Adobe Reader, Acrobat security risk investigated

Adobe is investigating reports that hackers exploited previously unknown bugs in its Reader and Acrobat software

By - February 14, 2013
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Adobe Systems Inc is investigating a report by a cybersecurity firm that hackers exploited previously unknown bugs in its Reader and Acrobat software to launch sophisticated attacks on personal computers.

FireEye, a Silicon Valley company that helps businesses fight cyber attacks, told Reuters it obtained so-called PDF files tainted with malicious software, which can take advantage of the newly discovered bugs.

It declined to identify any victims of the attacks.

A spokeswoman for Adobe said that the company is investigating the report, which surfaced late on Tuesday. She declined to elaborate.

This has been a busy year so far for Adobe’s security team. In January, the company pushed out security updates to fix vulnerabilities in Reader, Acrobat and Flash, as well as a program known as ColdFusion that is used to build websites.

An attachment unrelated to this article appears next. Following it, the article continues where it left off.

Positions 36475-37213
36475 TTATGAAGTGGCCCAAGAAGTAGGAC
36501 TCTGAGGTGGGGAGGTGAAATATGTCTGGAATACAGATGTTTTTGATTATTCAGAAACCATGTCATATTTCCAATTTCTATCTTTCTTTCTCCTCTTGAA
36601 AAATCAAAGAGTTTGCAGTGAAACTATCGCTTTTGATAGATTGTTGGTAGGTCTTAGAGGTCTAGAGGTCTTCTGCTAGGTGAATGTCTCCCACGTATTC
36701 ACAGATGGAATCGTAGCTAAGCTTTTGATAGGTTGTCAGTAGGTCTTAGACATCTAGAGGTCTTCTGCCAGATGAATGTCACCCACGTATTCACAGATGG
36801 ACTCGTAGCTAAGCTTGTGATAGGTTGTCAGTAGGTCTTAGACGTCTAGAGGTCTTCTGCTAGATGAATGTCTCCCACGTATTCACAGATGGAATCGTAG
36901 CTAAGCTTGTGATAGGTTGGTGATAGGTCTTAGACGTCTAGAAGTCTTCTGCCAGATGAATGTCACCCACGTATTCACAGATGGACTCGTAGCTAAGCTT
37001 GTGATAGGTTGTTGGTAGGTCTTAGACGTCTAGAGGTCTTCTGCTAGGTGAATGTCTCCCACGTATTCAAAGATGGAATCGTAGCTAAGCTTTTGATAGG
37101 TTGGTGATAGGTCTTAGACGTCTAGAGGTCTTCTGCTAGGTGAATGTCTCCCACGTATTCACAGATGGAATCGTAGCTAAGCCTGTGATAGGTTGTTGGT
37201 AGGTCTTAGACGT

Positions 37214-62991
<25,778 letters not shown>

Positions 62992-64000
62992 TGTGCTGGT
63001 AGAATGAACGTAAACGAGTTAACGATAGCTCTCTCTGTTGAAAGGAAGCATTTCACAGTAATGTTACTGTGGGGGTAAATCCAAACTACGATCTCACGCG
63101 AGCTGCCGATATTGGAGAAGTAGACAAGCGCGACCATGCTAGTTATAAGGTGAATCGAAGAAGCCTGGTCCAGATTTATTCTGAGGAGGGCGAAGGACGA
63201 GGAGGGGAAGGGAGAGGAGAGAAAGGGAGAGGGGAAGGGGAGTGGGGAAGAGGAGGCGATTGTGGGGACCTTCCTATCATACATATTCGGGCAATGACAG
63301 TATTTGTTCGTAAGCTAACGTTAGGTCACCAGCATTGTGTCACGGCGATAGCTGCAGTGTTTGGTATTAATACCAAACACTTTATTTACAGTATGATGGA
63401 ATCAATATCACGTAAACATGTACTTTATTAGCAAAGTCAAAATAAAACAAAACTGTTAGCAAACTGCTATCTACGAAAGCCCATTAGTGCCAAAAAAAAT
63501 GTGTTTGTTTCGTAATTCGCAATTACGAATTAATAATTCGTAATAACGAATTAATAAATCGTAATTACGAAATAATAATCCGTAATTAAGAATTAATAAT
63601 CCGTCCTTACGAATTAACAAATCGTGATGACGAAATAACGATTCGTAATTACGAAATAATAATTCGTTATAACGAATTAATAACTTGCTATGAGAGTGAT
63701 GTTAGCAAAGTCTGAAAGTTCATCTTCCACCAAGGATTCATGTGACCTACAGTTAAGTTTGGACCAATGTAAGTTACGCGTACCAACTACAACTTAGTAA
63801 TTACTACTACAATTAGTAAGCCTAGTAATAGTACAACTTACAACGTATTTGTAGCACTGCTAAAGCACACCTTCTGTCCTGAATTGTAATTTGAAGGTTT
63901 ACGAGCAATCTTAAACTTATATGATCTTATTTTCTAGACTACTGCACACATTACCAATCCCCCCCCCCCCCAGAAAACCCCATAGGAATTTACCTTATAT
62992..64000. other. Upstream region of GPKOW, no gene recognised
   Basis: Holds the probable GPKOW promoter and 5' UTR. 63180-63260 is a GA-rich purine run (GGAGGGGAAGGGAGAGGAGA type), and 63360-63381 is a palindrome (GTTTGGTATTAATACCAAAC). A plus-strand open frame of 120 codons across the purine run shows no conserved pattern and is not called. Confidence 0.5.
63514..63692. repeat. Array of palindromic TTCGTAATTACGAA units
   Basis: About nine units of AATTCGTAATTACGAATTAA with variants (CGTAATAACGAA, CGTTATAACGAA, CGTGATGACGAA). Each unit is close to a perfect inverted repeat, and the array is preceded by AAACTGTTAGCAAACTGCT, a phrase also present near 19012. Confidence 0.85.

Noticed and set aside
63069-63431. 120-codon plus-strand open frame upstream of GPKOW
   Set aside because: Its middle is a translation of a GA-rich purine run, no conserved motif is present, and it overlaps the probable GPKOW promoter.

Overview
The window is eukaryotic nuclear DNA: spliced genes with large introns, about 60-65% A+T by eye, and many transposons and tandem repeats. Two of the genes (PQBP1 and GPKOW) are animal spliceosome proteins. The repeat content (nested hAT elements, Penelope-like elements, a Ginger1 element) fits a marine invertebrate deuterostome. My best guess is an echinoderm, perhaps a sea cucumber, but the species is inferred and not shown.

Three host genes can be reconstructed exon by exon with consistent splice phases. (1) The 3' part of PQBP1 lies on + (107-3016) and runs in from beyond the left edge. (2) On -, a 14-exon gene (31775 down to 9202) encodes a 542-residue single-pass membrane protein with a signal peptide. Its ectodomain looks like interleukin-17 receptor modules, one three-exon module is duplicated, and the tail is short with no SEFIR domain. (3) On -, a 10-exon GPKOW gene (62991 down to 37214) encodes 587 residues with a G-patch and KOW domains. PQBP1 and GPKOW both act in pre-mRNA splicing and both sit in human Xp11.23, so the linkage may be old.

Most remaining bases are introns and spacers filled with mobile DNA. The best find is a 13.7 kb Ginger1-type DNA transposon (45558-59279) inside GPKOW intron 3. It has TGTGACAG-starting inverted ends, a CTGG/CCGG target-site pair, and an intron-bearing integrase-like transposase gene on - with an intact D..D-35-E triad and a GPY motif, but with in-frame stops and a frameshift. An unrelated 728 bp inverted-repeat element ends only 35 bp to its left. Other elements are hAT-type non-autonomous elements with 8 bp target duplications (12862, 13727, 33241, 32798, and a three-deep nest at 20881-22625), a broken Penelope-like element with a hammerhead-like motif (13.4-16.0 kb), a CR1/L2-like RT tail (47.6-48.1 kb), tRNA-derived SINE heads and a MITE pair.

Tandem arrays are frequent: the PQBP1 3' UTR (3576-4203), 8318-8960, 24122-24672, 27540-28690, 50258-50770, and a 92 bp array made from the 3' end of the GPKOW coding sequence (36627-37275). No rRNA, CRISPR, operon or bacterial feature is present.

Last week, it rushed out a fix for Flash Player after security software maker Kaspersky Lab identified a critical bug that enabled hackers to install “back doors” and take control of PCs running on Microsoft Corp’s Windows operating system or Apple Inc’s Mac OS X.

Adobe’s software has long been a popular target for hackers, who attack PCs by finding bugs in widely used programs that they can then exploit to insert viruses on computers. Experts estimate that Reader and Acrobat programs for accessing PDF documents and Flash Player for accessing Internet content are installed on more than 1 billion PCs.

Hackers exploiting the most recently discovered vulnerability use PDF files to infect PCs, according to FireEye.

When the victim opens the PDF, a visa application form appears onscreen, and a virus installs a covert communications channel with a remote computer known as a “command and control” server, which hackers use to control infected PCs, said Zheng Bu, senior director of research at FireEye.

He said the virus also installs a third malicious file on the infected computer, but declined to elaborate.

Adobe has yet to provide advice on how to protect PCs against attack. FireEye said computer users should avoid opening unfamiliar PDFs, especially when coming from unknown sources.

FireEye said on its blog it has observed attacks on PCs running Adobe Reader 11, the most-recent version of the software, as well as Reader 9 and Reader 10.

Adobe said on its own security blog that the issue also affected Acrobat XI, the current version of the software used to create PDF documents.

(Reporting By Jim Finkle; Editing by Bernard Orr)

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